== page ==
Princeton recently formed a Trustee Ad Hoc Committee on College Access, which intends to increase college access for low-income students. Should the university actually focus on access this development is wonderful news! Socioeconomic status is one of the final social spheres that we don’t want to discuss in society. If we truly want people to be able to help themselves then we as a nation must do more to support the efforts of our young people.

It is my hope that with Princeton focusing on low-income students that other universities will follow suit. It is no secret that many institutions wait to see what the Ivy League does and then drastically tries to copy it even if the ivy institution has a mission statement that is completely different than the “modifying” institution. If Princeton suddenly makes it cool to really focus on the low-income student and his or her experience, especially at the Trustee level, then perhaps the rest of the academy will take notice.

What will ultimately be key however, is whether or not these institutions care as much about the low-income pipeline as it does about the high. Universities have built huge dorms and other fancy facilities in order to attract the wealthy. Some hire all-star faculty as well. Will we see a rise in the number of faculty that represent lower income students? Lower income students tend to come from minority backgrounds, and data already shows that faculty from these backgrounds have difficulty getting hired, and when they do they aren’t promoted and tenured.

The student experience at traditional colleges is very geared to the student who has all of his or her financial obligations met, and can study freely, do undergraduate research, mingle with faculty, etc. A committee on college access has to discuss how non-traditional students can make those same opportunities available to other students.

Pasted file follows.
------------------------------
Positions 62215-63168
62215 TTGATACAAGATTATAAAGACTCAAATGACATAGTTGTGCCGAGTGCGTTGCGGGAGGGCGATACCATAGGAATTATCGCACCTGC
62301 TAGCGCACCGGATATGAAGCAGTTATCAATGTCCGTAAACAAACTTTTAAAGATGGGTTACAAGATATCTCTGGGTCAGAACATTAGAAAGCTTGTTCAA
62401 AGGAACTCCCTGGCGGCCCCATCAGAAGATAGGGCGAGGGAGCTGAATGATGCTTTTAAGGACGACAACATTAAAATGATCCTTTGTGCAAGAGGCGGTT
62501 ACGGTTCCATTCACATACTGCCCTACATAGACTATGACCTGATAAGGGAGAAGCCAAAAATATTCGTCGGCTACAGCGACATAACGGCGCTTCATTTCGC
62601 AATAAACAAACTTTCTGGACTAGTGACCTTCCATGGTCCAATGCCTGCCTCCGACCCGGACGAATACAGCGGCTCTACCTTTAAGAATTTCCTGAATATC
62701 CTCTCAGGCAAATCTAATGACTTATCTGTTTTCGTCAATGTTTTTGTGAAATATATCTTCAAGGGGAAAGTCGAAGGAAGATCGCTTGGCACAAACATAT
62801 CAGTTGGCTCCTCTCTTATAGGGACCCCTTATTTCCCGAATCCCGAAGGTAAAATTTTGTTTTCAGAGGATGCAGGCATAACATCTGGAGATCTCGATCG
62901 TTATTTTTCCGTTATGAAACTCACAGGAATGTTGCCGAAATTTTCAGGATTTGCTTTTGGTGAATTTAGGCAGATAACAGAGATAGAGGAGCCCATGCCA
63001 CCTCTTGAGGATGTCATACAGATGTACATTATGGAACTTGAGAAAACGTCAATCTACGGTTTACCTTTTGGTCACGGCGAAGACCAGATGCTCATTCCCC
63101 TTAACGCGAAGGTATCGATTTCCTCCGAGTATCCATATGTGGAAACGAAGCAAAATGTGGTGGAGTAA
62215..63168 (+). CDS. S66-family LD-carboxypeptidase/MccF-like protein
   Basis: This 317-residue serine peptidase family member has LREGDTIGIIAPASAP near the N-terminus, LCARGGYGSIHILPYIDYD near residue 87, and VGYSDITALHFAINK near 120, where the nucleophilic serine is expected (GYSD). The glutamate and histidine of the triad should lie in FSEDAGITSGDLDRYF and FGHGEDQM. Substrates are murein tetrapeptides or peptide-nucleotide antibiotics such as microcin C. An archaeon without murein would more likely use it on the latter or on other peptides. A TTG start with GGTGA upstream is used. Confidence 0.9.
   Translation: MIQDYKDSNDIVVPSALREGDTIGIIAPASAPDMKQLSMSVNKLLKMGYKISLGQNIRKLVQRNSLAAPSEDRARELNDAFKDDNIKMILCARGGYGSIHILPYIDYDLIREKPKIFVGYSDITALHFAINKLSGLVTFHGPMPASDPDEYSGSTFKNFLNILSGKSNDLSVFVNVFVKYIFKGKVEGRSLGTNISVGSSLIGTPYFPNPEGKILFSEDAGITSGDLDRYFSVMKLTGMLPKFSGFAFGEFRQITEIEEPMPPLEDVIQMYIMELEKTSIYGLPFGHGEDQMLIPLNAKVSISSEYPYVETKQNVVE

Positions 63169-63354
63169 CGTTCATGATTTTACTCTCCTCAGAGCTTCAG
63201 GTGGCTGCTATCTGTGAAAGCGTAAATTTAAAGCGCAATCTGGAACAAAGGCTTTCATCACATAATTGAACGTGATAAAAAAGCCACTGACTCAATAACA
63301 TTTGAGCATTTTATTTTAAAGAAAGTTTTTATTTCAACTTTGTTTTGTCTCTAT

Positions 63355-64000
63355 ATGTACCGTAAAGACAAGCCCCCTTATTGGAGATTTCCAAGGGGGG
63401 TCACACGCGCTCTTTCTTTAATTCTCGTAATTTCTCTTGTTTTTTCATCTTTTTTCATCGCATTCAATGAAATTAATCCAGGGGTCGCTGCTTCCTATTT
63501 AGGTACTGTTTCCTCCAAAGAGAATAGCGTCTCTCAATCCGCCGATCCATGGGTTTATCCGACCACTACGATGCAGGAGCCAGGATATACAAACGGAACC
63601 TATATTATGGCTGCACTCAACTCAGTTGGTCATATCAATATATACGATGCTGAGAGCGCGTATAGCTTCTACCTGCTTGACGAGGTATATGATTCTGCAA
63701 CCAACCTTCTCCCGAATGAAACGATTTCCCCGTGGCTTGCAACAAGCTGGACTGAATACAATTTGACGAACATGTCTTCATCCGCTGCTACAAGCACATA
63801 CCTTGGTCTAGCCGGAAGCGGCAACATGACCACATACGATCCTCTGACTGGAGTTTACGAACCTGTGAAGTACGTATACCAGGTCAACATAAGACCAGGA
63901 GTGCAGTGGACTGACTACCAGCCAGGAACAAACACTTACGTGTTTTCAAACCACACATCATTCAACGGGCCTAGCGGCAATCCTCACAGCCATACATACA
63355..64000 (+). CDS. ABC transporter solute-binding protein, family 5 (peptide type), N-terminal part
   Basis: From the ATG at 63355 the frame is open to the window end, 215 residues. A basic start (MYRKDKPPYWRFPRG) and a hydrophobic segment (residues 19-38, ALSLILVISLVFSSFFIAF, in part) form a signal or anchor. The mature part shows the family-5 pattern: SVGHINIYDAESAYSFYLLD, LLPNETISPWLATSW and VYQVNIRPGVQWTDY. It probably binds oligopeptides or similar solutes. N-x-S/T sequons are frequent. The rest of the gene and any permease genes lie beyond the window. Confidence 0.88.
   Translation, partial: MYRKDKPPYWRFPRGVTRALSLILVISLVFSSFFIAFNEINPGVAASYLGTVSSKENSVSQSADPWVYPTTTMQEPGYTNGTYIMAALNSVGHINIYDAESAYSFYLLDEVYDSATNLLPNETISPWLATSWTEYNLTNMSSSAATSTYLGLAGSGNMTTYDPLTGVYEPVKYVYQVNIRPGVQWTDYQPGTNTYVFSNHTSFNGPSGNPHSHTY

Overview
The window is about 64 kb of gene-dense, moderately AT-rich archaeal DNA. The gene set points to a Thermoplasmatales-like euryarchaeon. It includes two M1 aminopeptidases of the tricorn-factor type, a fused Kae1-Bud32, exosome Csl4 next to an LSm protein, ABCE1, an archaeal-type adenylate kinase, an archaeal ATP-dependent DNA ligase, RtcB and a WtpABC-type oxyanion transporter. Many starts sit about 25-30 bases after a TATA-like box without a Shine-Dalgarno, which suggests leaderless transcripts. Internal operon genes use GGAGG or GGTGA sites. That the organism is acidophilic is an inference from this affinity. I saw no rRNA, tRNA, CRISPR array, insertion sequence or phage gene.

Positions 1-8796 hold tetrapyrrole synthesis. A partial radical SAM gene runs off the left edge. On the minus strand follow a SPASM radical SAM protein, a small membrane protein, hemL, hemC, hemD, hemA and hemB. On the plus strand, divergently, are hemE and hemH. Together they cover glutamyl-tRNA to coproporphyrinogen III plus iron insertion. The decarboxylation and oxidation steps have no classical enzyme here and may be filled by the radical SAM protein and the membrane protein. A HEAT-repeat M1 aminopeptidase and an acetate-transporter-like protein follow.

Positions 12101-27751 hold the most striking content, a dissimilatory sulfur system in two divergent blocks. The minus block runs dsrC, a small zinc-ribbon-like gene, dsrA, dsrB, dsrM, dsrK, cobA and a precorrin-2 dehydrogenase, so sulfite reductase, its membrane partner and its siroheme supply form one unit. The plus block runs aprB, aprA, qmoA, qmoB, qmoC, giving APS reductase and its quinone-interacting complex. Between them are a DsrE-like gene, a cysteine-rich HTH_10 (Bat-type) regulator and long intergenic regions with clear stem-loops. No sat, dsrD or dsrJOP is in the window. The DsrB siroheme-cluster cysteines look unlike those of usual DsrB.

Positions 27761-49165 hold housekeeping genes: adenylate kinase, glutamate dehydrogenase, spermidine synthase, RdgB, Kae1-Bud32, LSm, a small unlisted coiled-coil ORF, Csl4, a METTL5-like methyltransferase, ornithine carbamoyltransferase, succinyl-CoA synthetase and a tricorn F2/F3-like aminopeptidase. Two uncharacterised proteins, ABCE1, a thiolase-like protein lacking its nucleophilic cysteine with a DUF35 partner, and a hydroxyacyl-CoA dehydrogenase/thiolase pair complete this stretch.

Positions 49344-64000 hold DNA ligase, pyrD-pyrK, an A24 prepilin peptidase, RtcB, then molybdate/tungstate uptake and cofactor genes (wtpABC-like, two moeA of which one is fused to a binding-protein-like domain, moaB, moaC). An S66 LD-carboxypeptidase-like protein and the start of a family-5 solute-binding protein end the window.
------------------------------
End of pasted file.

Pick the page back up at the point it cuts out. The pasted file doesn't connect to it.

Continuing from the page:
Low-Income Students SHOULD Be Applying to Top Colleges

The research shows over and over again that low-income students do well at “elite” colleges. However, top schools, including the Ivies, keep stating that they do not get applications from these students even if they are highly qualified.

A recent NPR report reemphasized the problem and hypothesized that part of the issue is that low-income students in areas where there isn’t a top performing high school just aren’t being encouraged to push and apply to these schools. You can check out the report here.

In the Washington, D.C. area we have several high schools that are geared toward preparing our varied population to attend college. However, even many of these students, as our own program shows do not necessarily know how to select a list of schools to which they want to apply, and how to prepare a competitive application.

We who work with young people have to encourage them to apply to all types of colleges. Many of these schools will provide a fee waiver for the application if a student reaches out and asks. One of the problems I find is that students are afraid to ask, or do not know to whom to write. We have to teach them to craft professional emails to people in power. This is one of the first lessons we teach in our program.

Another issue is that many times those of us who went to college rely on our own experiences. We have to remember that when we attended we were working with information that was relevant at the time. Just because we didn’t like a particular institution, or it wasn’t affordable to us doesn’t mean that the young people we mentor will have the same experience.

Encourage low-income students with great grades to apply to the schools of their dreams.  The schools are waiting for them.